• American Vampire #34 returns to the beginning of the series while also taking us forward.  The series started with Jim Book hunting down Skinner Sweet.  Book died and Sweet’s been making Hell ever since, but the two people that fought alongside Book and who have taken a backseat since were Abilena Book, Jim’s young wife, and Will Bunting, the novelist following him for material for his next novel.  Picking up in 1954, we see Abilena seventy years later as well as learn the fate of Will Bunting from his nephew.  Through their interaction we are made aware of an immense threat that is known as the “Gray Trader.”  What the Trader is and what threat it represents are left ambiguous, but from what writer Scott Snyder and artist Rafael Albuquerque depict at the end, the “future” looks bleak.  The two page montage of that future promises the involvement of Skinner Sweet, Pearl Jones, Travis Kidd, perhaps one of the ancient vampires from Survival of the Fittest, and Las Vegas in flames.  As I predicted, this issue is at the precipice of a indeterminate gap in storytelling.  Snyder and Albuquerque are doing this not just to take their time fine tuning the plot to perfection, but also so that Albuquerque can draw the majority of the second half of the series, which was unable to do in this first half.  All around I have to reiterate my initial praise of this series as a messiah of the vampire genre.  In a world of truly trite, abysmal vampire stories, this one comic series stands as a shining beacon, keeping the concept from drowning in Stephanie Meyers and L.J. Smith related sewage.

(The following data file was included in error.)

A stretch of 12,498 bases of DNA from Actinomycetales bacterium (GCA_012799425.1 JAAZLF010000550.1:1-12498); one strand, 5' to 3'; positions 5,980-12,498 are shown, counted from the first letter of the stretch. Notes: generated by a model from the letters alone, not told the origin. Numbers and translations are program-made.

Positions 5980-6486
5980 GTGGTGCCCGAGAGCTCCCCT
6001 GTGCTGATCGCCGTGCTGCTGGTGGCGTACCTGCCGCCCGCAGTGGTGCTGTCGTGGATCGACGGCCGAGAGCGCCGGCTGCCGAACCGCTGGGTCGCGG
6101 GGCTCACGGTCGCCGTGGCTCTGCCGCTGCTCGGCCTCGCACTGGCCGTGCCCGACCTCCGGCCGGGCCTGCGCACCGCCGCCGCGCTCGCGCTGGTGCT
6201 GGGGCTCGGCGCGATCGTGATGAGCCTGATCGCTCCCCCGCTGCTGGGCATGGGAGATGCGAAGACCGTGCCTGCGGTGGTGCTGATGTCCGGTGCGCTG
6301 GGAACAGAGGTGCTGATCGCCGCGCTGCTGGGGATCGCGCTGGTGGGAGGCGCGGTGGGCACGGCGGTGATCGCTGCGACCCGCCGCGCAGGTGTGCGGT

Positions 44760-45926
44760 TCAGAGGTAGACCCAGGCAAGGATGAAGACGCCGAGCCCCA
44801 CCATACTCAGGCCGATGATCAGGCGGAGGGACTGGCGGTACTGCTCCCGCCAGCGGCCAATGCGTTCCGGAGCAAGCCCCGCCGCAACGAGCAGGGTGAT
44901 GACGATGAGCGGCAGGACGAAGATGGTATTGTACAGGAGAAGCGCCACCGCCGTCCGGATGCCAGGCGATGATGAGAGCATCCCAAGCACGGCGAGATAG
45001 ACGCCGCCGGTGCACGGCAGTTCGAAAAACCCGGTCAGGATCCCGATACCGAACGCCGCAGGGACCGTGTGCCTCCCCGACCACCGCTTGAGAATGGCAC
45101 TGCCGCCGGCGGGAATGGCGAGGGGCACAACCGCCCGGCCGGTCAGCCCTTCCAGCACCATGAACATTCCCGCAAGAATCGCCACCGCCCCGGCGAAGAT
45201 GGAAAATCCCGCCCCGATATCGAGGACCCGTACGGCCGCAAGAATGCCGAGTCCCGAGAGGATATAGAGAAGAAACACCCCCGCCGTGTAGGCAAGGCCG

• Joe Kubert Presents #3 continues to showcase a bygone era of storytelling made fresh through veterans of the golden age of comic books.  Joe himself offers up two stories and his friends Sam Glanzman and Brian Buniak continue their respective series, as begun in Joe Kubert Presents #1.  Last issue, Kubert began a two part story entitled “The Redeemer” about a man who has lived countless lives over thousands of years, redeeming humanity in each, and an ancient man of evil hidden away in a fortress atop the Himalayas, known only as the Infernal One, secretly plotting against him, attempting to hasten the damnation of Man.  The first half of the story involved a very complex set of events in the year 2557 A.D. that leave our hero, Jim Torkan, at a crossroads where he can either continue his redeeming of humanity (unknowingly) or fall into the Infernal Ones trap and cast aside his morals.  The yarn is both futuristic in its far reaching vistas and retroactive in its storytelling style and character archetypes.  Kubert truly puts forth his greatest work in this series, evincing his long work in the medium and his unfettered genius.  The conclusion of this tale is both satisfying and unending.  Sam Glanzman returns to his time on the U.S. Stevenson, a ship he actually served on, recounting yet another anecdotal episode on the US destroyer in WWII’s Pacific theater.  It tells about the war in humorous yet starkly real terms, showing not only the war itself, but the simple and beautiful lives of the men fighting it before and after its beginning and conclusion.  The transitions between are so quick and efficacious that you barely notice, as if you are drifting through their lives like in a dream.  In fact it is almost exactly like a dream, because things go from being so horrible to so beautiful in the blink of an eye that there is nothing else it could be.  In Joe Kubert’s second story, Spit, we return to the street urchin met in Joe Kubert Presents #1, who grows up so detested by every person he has ever met that he lacks a proper name and is colloquially know as Spit by all.  Stowing away on a whaling ship, he attempts to make his way in the world only to fall under the thumb of the peg-legged ship’s cook who works him to the bone and verbally abuses him without mercy.  However, unlike on land, at sea Spit finds something that alters his role in life and shines a little glimmer of hope on his existence.  This segment, unlike the inked and colored “Redeemer” feature, is un-inked pencil drawings by the master artist in a style that is raw and quintessentially Joe Kubert.  The gray scale, rough pencils fit the rough, historical tale exceptionally well endowing it with a dark ambiance that draws one immediately in.  Finally, Brian Buniak presents the third installment of his “Angel and the Ape” feature, which has blonde bombshell private investigator, Angel, following up on a case to clear her partner, a giant ape named Sam Simeon, from a murder charge.  This feature is the dessert of the issue, being nothing but pure comedic slap stick and satire.  Whereas the others have poignance and certain tragedy, this one is a tonic that heals the soul and gets you back in a good mood.  Buniak does the art is a very caricature-esque fashion that reeks of the 50’s and 60’s.  All the submissions herein are stunningly presented and really a joy to read.  If you are a comic purist, pick up these issues and experience a bygone era of comic lore.JoeKubertPresents3